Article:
Not currently on display at the V&A

Acrobat's costume

Theatre Costume
ca.1880 (made)
Artist/Maker
Place Of Origin

These trunks, gloriously decorated with embroidered pansies and trimmed with metallic braid, are a marvellous example of the flamboyant costume that 19th century male acrobats frequently wore in conjunction with full-body white leotards and often a neck-piece, similarly embroidered and trimmed. The survival of 19th century theatre costume is comparatively rare and that for circus and variety acts even more so, perhaps because costumes worn in energetic physical acts frequently wore out, and because they were essentially working clothes and not considered as objects of any historic worth.

The trunks were made for and worn by Edwin Moxon (1857-1845) who was born in Reading and ran away to join the circus, aged 17. He travelled all over the world performing a foot-juggling act in circuses and variety theatres. He performed in Russia for seven years, spoke several languages fluently and had thirteen children. When they were old enough, the two eldest children were trained to join him in the family act, the Moxon Trio. His thirteenth child, Eileen, who used the stage name Levanda, performed the act in circus and cabaret in the 1940s with her daughter Judy, appearing as Levanda and Van. Judy went on to travel the world with the act independently in the 1960s, performing tricks passed down from her grandfather.


object details
Categories
Object Type
Materials and Techniques
Embroidered silk with cream calico lining and applied metal filigree trim.
Brief Description
Trunks worn by the foot-juggling acrobat Edwin Moxon (1857-1945), embroidered silk with metal filigree trim, lined with calico
Physical Description
Aquamarine blue silk satin trunks appliqued with embroidered designs of pansies front and back. A looped metal braid trim has been couch stitched around the leg and hip line. The trunks are lined with cream calico and fastened at the front with a vertical row of eight metal hooks and eyes.
Dimensions
  • Back, top edge to crotch seam length: 32cm (Maximum)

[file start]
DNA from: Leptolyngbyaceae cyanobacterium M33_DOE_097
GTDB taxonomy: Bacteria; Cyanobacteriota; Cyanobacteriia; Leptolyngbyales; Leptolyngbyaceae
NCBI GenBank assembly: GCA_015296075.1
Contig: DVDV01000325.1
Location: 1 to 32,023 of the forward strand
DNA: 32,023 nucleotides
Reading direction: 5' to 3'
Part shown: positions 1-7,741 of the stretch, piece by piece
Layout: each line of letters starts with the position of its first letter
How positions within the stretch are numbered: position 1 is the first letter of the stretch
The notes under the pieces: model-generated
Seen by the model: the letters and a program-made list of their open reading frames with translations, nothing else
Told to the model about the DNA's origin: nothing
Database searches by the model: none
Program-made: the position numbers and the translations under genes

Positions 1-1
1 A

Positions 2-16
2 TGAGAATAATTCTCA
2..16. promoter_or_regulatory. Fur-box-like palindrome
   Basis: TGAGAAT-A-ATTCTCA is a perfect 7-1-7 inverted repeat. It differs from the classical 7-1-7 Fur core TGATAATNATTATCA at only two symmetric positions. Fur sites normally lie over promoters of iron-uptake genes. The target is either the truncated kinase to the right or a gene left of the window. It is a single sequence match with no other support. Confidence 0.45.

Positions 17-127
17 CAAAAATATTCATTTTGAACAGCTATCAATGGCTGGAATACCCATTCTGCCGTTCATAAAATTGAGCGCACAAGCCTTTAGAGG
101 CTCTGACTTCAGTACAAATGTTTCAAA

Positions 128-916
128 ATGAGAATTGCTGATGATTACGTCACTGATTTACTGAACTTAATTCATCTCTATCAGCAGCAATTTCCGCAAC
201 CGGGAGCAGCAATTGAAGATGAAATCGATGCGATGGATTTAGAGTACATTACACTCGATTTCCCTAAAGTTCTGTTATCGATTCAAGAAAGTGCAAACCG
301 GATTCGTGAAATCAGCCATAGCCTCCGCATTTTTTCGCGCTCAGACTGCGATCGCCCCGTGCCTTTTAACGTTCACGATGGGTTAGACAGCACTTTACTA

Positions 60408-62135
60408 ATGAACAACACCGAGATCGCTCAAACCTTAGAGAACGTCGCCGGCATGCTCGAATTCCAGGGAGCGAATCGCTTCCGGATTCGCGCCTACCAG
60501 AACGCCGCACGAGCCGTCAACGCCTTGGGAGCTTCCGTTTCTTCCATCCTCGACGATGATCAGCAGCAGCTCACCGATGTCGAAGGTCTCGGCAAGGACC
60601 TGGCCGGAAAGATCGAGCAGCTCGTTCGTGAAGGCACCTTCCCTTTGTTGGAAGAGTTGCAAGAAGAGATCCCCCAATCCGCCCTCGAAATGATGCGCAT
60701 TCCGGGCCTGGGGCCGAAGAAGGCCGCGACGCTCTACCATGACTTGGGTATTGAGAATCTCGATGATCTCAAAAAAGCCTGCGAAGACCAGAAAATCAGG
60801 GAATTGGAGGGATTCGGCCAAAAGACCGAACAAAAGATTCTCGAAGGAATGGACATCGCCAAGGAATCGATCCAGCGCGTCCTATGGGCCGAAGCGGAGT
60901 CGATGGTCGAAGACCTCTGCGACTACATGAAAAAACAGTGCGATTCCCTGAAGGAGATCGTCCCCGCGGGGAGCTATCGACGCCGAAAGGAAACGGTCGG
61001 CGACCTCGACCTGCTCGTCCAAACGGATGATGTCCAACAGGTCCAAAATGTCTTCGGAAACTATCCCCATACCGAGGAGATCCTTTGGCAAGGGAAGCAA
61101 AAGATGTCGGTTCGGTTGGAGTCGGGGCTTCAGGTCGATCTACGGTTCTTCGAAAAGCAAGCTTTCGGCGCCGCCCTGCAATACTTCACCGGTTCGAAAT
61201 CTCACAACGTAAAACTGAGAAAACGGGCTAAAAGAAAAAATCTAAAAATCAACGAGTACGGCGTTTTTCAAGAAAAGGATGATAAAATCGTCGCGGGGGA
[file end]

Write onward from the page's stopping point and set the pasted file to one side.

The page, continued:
• Front, top edge to crotch seam length: 21.5cm (Maximum)
  • Waist measured inside circumference: 70cm (Maximum) (Note: waist)
Measured by conservation
Credit line
Given by Judy Moxon
Object history
Trunks worn in his act by the acrobat Edwin Moxon (1857-1945) and kept in the family until they were given to the museum by his grand-daughter Judy Moxon in 2005.
Association
Summary
These trunks, gloriously decorated with embroidered pansies and trimmed with metallic braid, are a marvellous example of the flamboyant costume that 19th century male acrobats frequently wore in conjunction with full-body white leotards and often a neck-piece, similarly embroidered and trimmed. The survival of 19th century theatre costume is comparatively rare and that for circus and variety acts even more so, perhaps because costumes worn in energetic physical acts frequently wore out, and because they were essentially working clothes and not considered as objects of any historic worth.



The trunks were made for and worn by Edwin Moxon (1857-1845) who was born in Reading and ran away to join the circus, aged 17. He travelled all over the world performing a foot-juggling act in circuses and variety theatres. He performed in Russia for seven years, spoke several languages fluently and had thirteen children. When they were old enough, the two eldest children were trained to join him in the family act, the Moxon Trio. His thirteenth child, Eileen, who used the stage name Levanda, performed the act in circus and cabaret in the 1940s with her daughter Judy, appearing as Levanda and Van. Judy went on to travel the world with the act independently in the 1960s, performing tricks passed down from her grandfather.
Associated Objects
Collection
Accession Number
S.541-2014

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record createdFebruary 21, 2014
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